1878 - Thomas died on 20th or 26th September 1878 aged 88, at 55 Colton Street in Leicester, the home of his son Thomas and his wife, Eliza. So he had moved out of the Hospital, perhaps after only a temporary stay. The Notice of Death in the Leicester Chronicle (named as "Delarne") gives 26th September; a later Obituary in the same paper (named as "Delarue") gives 20th.
Leicester Chronicle 5th October 1878
Death of a Pensioner. — Our obituary last week contained a notice of the death of Mr. Thomas Delarue, which took place at his residence, Colton-street, on the 20th ult. The deceased was an old veteran, and had seen a good deal of active service. In 1810, when 20 years old, he enlisted in the 95th Foot, and fought in the Peninsula war under Wellington, at Salamanca, and on other fields, for which he received the medal and clasps. Since 1874 he had had a pension of 1/6 per day.
Military General Service Medal
Below are Thomas’s discharge papers from Army and the Military General Service Medal with four clasps, ie Ciudad Rodrigo, Salamanca, Vittoria and Toulouse. This medal, although awarded for service up to 1814, was not issued until 1847, so many men missed out, either because they did not live long enough or they didn’t bother to claim it or even know about it. They also had to remember what actions they had taken part in many years after the event.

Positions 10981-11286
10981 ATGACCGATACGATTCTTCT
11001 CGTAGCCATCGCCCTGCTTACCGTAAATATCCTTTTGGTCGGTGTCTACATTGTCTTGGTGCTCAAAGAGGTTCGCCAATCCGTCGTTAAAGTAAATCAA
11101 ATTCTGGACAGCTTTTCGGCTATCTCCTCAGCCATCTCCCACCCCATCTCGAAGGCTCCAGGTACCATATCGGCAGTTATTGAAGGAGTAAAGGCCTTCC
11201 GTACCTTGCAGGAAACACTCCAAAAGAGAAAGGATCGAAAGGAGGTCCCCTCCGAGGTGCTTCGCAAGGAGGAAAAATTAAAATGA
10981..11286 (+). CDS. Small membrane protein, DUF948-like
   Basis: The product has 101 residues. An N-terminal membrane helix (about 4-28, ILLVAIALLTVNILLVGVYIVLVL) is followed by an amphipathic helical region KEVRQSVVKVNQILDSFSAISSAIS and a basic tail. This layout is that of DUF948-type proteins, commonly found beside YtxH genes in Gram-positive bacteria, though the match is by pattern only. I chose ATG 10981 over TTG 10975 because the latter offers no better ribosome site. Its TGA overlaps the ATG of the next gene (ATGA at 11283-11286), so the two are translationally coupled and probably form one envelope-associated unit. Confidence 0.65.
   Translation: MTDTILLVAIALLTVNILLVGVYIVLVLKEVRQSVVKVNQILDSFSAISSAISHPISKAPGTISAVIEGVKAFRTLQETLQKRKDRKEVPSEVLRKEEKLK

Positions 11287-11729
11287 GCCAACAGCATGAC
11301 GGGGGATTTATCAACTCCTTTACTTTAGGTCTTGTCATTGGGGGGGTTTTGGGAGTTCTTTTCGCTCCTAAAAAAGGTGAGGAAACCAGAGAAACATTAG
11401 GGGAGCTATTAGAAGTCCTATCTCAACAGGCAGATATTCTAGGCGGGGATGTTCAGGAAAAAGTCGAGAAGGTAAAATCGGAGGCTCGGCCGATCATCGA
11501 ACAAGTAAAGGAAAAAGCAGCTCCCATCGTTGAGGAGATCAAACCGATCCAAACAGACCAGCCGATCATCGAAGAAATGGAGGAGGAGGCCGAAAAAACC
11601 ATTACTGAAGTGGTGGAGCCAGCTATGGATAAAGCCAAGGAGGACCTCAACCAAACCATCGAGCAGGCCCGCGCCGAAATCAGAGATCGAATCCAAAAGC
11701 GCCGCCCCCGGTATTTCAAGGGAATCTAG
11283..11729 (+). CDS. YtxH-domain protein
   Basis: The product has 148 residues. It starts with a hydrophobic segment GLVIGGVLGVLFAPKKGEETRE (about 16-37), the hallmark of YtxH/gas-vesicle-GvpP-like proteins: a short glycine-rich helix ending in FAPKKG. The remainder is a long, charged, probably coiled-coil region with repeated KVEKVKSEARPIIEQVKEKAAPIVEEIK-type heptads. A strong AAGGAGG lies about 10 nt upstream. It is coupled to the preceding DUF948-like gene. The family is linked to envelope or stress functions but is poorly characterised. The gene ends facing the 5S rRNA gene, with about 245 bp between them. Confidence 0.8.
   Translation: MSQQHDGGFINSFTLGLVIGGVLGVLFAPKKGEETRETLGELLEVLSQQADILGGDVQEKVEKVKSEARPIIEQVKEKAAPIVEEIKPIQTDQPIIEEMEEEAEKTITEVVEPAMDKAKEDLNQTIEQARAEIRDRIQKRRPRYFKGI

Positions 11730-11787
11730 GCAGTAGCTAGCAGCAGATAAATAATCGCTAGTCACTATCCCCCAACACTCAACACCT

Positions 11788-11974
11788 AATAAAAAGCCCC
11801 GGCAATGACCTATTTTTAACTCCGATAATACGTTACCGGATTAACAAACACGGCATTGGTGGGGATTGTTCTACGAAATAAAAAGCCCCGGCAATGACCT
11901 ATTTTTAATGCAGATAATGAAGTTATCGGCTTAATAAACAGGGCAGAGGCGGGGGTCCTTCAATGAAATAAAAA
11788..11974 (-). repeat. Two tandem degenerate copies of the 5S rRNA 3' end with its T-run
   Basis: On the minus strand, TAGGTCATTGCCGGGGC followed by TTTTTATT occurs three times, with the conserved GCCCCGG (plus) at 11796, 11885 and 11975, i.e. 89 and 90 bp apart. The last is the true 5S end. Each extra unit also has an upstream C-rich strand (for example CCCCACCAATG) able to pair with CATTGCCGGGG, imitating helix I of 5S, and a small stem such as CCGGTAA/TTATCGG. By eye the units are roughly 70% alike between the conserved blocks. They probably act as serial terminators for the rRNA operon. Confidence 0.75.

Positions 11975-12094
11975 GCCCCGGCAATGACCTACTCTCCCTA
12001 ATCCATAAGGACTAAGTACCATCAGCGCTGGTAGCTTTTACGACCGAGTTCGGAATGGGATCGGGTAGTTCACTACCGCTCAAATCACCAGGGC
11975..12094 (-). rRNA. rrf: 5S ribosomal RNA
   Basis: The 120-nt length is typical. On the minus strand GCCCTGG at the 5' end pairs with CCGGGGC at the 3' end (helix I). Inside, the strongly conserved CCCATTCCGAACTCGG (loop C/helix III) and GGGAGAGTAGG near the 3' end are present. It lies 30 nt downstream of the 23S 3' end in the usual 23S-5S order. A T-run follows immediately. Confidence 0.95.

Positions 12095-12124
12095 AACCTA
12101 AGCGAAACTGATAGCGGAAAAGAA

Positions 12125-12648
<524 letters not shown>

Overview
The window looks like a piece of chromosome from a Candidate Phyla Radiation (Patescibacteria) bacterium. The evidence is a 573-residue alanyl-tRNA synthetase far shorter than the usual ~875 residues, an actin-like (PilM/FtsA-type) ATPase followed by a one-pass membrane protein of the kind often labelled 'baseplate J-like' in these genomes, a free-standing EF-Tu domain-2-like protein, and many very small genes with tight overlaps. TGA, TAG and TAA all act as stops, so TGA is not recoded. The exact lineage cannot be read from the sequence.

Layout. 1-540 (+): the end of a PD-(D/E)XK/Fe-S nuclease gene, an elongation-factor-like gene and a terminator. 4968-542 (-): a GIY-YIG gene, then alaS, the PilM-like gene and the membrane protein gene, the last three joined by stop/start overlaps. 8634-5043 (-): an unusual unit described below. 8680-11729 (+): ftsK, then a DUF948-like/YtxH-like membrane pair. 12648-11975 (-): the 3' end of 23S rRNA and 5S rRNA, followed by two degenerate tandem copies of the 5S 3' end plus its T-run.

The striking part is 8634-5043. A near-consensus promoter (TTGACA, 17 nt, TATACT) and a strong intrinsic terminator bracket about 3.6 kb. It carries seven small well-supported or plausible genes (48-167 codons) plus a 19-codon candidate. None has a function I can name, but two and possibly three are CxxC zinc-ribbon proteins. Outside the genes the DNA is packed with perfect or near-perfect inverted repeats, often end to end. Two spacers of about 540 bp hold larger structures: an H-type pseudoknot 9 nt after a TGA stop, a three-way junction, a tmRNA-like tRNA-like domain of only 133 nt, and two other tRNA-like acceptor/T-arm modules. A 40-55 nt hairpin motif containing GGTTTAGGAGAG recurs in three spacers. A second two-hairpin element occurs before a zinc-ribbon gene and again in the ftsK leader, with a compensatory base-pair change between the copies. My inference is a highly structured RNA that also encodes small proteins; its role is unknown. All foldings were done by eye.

According to Rifle Green in the Peninsula, by Caldwell and Cooper, Delarue should/could have claimed more clasps than he eventually did. Examining his presence in the muster rolls, the authors conclude that he should have had:
Barrosa - he served ("on duty") in No.1 Company under Capt. Knipe who was killed in the battle.
Ciudad Rodrigo (claimed)
If correct, this would have given Thomas Delarue a 10-clasp medal.
After Barrosa, Delarue seems to have served only in No. 4 Company, 3rd Battalion, firstly under Captain Jas. Travers (at Ciudad Rodrigo, Badajoz and Salamanca), then under Capt. Wm. Balvaird (Vittoria and Pyrenees), then Wm. Cox (Nivelle and Nive) and finally under Capt. Nicholas Coulthurst Travers, in whose company he was serving at Orthes and Toulouse (and at New Orleans) and when discharged on 14th June 1815 - two days before some of his comrades in 3/95th served at Waterloo!